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Multiple sources say Deutsche Bank has begun turning over President Trump's financial documents to New York's A.G. Also on our Thursday rundown: A report on a Catholic hospital that offered contraception for decades, until the Bishop found out. Plus, an oil company loses a round in efforts to frack off the California coast.

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College Students Spread Joy to Pediatric Cancer Patients

College students at 770 campuses around the country deliver special hats to children with cancer. (
College students at 770 campuses around the country deliver special hats to children with cancer. (
December 21, 2016

INDIANAPOLIS – A company that started as a class project for two college students has expanded into a community service effort for more than 12,000 students at nearly 800 college campuses across the country. Zachary Quinn and Brian Keller were students at the University of St. Thomas in St. Paul, Minnesota, when they launched "Love Your Melon." The idea was to provide beanies and baseball caps for local children with cancer, but it was so successful they started a company, with half of the profits going to pediatric cancer research.

National events director Alex Meysman, said college students go to hospitals dressed up in Superhero costumes to deliver the caps to the kids.

"And then they get to bring them in and go room to room and do arts and crafts, with the kids, I mean, this can go from having a little music show or some kind of play, all the way up to having a celebrity come in and perform for these kids," he explained.

In the last four years, Love Your Melon has provided more than 86,000 hats to children with cancer and raised more than $1.5 million for cancer research. The beanies are made by Minnesota Knitting Mills, and the baseball caps are made in Denver.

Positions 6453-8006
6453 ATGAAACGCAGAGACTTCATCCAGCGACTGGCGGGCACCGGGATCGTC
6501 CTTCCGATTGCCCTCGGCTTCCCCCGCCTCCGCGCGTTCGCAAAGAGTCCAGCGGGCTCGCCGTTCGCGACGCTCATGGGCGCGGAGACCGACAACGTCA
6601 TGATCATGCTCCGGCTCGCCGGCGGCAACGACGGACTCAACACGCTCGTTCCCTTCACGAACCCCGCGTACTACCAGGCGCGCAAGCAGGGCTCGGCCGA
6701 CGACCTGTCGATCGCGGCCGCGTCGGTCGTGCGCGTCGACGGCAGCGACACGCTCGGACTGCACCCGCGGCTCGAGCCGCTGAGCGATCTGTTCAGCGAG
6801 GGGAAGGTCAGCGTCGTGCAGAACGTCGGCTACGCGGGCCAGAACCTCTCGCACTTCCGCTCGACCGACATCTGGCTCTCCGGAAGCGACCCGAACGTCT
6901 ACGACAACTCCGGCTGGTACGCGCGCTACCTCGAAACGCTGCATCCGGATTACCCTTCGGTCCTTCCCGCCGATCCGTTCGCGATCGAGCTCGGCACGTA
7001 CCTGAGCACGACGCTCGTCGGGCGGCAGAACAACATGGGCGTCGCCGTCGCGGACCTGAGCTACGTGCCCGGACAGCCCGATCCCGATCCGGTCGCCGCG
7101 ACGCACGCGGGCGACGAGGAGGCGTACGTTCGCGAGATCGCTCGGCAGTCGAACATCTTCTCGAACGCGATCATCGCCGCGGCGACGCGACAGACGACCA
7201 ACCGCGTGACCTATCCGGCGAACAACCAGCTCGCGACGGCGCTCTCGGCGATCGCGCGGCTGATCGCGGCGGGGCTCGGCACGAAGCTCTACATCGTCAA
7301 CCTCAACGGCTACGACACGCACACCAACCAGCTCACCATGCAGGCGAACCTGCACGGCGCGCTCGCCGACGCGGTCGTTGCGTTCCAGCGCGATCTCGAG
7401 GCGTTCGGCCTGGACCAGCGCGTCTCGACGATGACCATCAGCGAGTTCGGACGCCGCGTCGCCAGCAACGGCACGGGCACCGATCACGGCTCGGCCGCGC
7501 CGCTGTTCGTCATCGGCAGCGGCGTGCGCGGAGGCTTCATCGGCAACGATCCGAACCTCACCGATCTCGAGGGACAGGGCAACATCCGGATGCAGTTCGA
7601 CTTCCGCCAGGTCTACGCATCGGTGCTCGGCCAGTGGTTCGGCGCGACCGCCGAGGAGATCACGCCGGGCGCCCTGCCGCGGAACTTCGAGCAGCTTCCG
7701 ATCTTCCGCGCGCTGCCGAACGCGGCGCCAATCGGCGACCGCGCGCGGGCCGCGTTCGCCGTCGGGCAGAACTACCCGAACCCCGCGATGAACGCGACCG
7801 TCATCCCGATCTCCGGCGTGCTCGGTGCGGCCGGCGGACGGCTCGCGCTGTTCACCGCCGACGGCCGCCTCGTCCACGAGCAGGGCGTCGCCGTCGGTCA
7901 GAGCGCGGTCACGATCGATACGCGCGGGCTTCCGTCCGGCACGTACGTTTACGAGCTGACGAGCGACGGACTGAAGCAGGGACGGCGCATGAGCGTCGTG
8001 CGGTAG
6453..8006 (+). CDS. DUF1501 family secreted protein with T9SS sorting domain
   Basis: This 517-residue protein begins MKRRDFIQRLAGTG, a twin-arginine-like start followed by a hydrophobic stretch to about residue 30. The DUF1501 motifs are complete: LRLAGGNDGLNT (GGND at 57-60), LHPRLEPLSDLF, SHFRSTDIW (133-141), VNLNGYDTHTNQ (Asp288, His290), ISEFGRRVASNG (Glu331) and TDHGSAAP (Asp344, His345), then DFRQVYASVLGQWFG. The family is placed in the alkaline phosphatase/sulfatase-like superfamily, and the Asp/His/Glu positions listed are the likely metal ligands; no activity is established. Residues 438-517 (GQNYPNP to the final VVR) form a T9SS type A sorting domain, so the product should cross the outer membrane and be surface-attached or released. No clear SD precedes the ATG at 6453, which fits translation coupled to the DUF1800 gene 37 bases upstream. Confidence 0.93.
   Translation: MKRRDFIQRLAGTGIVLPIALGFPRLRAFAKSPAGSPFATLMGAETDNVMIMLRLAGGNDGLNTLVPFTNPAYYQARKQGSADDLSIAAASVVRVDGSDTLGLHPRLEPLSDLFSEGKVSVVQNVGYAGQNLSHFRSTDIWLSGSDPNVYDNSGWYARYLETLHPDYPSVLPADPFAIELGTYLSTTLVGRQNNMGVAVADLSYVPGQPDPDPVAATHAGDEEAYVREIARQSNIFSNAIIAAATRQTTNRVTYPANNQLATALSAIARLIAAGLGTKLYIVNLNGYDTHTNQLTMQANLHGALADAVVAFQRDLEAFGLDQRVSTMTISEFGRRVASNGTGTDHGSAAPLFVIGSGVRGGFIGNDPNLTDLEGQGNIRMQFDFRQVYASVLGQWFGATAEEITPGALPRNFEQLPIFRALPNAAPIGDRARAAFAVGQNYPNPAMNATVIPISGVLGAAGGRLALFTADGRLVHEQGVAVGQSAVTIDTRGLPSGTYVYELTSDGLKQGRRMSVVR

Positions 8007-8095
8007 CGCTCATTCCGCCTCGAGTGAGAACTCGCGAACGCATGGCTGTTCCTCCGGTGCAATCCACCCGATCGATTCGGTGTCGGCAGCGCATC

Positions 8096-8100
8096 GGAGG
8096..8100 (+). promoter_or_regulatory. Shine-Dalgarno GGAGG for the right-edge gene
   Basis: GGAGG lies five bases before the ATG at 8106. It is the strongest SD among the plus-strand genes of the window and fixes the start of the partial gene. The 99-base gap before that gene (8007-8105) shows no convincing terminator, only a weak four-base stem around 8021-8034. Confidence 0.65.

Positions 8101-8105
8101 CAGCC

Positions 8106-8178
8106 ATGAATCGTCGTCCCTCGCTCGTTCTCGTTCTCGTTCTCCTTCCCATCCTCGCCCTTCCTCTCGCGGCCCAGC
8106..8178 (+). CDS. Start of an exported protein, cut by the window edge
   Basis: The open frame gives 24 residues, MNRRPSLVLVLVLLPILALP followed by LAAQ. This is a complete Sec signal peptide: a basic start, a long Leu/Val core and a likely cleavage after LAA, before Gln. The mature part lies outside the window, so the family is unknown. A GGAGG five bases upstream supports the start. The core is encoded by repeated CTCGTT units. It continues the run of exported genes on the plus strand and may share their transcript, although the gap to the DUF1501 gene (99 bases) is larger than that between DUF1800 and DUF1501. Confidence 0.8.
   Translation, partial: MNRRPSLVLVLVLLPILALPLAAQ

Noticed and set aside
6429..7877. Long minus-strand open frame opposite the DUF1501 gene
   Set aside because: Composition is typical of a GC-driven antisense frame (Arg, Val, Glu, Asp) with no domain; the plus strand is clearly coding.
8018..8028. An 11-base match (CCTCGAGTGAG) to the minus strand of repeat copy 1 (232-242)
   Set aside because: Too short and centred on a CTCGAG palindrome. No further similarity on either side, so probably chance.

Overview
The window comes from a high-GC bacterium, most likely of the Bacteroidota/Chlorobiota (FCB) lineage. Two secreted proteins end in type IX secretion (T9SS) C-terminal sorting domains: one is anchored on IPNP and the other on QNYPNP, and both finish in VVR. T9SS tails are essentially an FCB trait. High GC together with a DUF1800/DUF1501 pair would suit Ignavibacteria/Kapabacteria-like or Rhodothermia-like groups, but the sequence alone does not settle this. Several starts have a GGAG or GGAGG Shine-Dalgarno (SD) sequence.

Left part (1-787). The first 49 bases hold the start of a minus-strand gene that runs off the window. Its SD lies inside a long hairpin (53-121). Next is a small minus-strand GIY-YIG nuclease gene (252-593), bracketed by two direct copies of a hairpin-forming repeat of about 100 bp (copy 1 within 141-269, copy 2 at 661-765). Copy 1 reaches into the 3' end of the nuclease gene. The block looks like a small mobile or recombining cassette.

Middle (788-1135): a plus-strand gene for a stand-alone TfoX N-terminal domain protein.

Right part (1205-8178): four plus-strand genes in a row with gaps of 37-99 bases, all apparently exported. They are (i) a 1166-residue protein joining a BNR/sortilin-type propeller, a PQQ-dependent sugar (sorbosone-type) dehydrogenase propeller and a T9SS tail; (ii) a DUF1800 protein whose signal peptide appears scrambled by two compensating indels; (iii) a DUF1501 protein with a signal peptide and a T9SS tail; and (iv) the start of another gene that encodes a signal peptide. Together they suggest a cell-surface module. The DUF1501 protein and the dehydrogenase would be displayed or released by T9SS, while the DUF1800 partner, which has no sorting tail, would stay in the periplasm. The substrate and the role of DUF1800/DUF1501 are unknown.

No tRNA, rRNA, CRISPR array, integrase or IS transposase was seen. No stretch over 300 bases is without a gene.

There are several campus chapters of Love Your Melon in Indiana, including at Purdue and Indiana universities.

Meysman said college students have embraced the idea of helping the children.

"It's these college students that we don't recruit, they come to us and say, 'Hey, I'd like to start a college campus crew, and I want to personally get my friends involved so that we can promote your message and then personally help the children that are in our community that are battling cancer and their family,'" he said.

Meysman also said that it's mostly about the kids, but it's also teaching the millennials who volunteer their time something very valuable.

"We're taking these college students and developing them as leaders of tomorrow and showing them that anything is possible, especially when you're trying to do something for somebody else, being selfless," he added.

Meysman said Love Your Melon has been so successful that most of their products online have sold out since Cyber Monday.

Veronica Carter, Public News Service - IN